Friday, 31 August 2018

Zen Cruises to Start in India with Pacific Jewel

Zen Cruises to Start in India with Pacific Jewel

Pacific Jewel
Another new cruise line is entering the fold as Zen Cruises announced today it had purchased the 1990-built P&O Pacific Jewel and intends to start service in 2019 out of India.
The cruise brand is owned by Essel Group, which describes itself as a "multi-faceted business conglomerate, with a legacy of over 90 years."
The company today announced the appointment of industry veteran Jurgen Bailom as President and CEO of the Group’s upcoming cruise line business, Zen Cruises Private Limited.
"Bailom will steer the company on a course to captivate Indian cruise passengers with an offering par excellence," the company said.
The Pacific Jewel entered service in 1990 as the Crown Princess after being built by Fincantieri. It also served as the A'Rosa Blu, AIDAblu and Ocean Village Two before moving to P&O Australia as the Pacific Jewel in 2009. It will wrap up its service career with P&O in March.
Bailom was previously at the head of Grupo Vidanta Cruises prior to Essel Group. He has also held senior corporate director positions within several of Royal Caribbean’s brands.
“I’m thrilled to be a part of the Essel Group which has done pioneering work across sectors and consider it a great opportunity to be at the helm of India’s first cruise company. India has a 6,632 km long coastline along nine states and two union territories which presents the tremendous potential to promote and grow cruise tourism in India. We intend to take the cruise liner experience to a new level for people in India, and I look forward to unveiling our plans soon," Bailom said.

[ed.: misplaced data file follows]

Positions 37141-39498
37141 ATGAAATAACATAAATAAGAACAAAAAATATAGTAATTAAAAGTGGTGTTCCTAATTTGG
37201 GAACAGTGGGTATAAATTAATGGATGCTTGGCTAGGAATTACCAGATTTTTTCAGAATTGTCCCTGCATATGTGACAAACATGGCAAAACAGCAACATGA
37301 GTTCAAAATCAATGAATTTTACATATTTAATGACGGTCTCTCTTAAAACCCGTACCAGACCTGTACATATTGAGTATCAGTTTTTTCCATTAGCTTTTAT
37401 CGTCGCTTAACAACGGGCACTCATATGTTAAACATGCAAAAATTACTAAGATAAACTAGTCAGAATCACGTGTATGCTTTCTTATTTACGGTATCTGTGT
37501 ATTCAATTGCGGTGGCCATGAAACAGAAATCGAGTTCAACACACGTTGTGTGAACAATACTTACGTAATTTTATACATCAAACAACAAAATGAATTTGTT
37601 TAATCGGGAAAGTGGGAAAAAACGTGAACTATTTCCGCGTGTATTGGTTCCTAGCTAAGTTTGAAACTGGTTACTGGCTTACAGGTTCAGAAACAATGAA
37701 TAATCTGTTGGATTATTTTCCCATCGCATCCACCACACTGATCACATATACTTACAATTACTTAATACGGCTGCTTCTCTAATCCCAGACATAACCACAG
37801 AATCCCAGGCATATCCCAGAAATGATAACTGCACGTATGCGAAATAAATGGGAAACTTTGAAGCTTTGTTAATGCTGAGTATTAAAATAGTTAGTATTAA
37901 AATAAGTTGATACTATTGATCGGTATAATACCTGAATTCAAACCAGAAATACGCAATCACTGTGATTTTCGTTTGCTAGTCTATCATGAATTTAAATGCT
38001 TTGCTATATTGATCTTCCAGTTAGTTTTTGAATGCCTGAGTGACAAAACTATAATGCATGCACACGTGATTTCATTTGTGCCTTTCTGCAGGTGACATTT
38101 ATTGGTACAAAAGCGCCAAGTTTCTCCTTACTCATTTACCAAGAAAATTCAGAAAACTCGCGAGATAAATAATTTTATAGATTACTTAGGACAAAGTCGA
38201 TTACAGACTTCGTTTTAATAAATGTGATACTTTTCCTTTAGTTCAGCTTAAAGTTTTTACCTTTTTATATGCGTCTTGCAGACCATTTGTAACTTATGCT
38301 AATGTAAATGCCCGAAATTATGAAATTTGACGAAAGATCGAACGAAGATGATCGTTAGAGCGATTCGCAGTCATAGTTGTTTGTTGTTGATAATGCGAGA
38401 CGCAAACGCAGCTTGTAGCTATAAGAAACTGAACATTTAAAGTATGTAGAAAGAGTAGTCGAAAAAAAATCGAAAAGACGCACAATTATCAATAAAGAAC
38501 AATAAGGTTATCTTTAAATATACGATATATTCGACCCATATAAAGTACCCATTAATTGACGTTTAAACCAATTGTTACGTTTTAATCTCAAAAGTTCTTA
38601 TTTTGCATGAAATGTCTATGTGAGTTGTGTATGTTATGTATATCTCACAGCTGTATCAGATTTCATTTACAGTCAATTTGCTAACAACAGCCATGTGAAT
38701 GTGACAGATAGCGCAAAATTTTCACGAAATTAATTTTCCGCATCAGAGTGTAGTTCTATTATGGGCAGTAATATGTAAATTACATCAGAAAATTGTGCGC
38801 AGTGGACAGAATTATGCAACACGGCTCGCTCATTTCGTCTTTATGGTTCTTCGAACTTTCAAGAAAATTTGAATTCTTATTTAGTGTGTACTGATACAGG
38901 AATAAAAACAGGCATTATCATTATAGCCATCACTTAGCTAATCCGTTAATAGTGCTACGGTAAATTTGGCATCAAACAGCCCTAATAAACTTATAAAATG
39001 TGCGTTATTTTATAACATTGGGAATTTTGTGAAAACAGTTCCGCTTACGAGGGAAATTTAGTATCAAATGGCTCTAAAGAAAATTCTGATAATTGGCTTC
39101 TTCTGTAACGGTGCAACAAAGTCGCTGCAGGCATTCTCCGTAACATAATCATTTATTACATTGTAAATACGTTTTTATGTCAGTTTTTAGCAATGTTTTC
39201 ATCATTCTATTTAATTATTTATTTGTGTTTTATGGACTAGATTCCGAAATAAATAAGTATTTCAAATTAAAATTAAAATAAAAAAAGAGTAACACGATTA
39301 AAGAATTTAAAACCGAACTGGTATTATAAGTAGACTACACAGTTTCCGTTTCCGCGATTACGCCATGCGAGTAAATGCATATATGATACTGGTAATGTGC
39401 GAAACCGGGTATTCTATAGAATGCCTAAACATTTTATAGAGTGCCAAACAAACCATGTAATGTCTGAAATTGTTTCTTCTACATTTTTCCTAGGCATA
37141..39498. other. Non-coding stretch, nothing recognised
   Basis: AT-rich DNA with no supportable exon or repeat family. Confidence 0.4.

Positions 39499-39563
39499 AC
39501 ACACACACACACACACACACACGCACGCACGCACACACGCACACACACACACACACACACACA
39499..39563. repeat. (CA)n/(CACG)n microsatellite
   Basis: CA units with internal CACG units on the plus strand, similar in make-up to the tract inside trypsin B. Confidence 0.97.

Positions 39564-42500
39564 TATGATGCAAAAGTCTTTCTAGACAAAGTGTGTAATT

No further information was released. 

Wednesday, 29 August 2018

Nieuw Statendam Completes Sea Trials

Nieuw Statendam Completes Sea Trials

Nieuw Statendam

Holland America Line’s Nieuw Statendam returned to Fincantieri’s Marghera shipyard in Italy Wednesday, Aug. 22, after successfully completing two sets of sea trials off the coast, the company said, in a statement.
Nieuw Statendam left Marghera Aug. 10 and performed the first set of sea trials over two days before going into drydock at Fincantieri’s Trieste shipyard, where the trial’s data was reviewed and standard hull maintenance was performed.
The ship sailed its second sea trials Aug. 18, making its way back to Marghera Aug. 22 where the finishing touches will be completed.
“The sea trials are a highly anticipated milestone for any newbuild because it takes us one step closer to delivery, and we’re thrilled that Nieuw Statendam gave a strong performance out in open water,” said Orlando Ashford, Holland America Line’s president. “There’s a lot of buzz surrounding Nieuw Statendam and the innovations we’re introducing on board. The ship is going to have an exciting debut in early December.”
During the sea trials, Nieuw Statendam underwent a series of performance tests on the ship’s systems, machinery and engines. The shipyard’s team of nautical officers, naval architects and builders tested the ship’s manoeuvring characteristics and safety systems.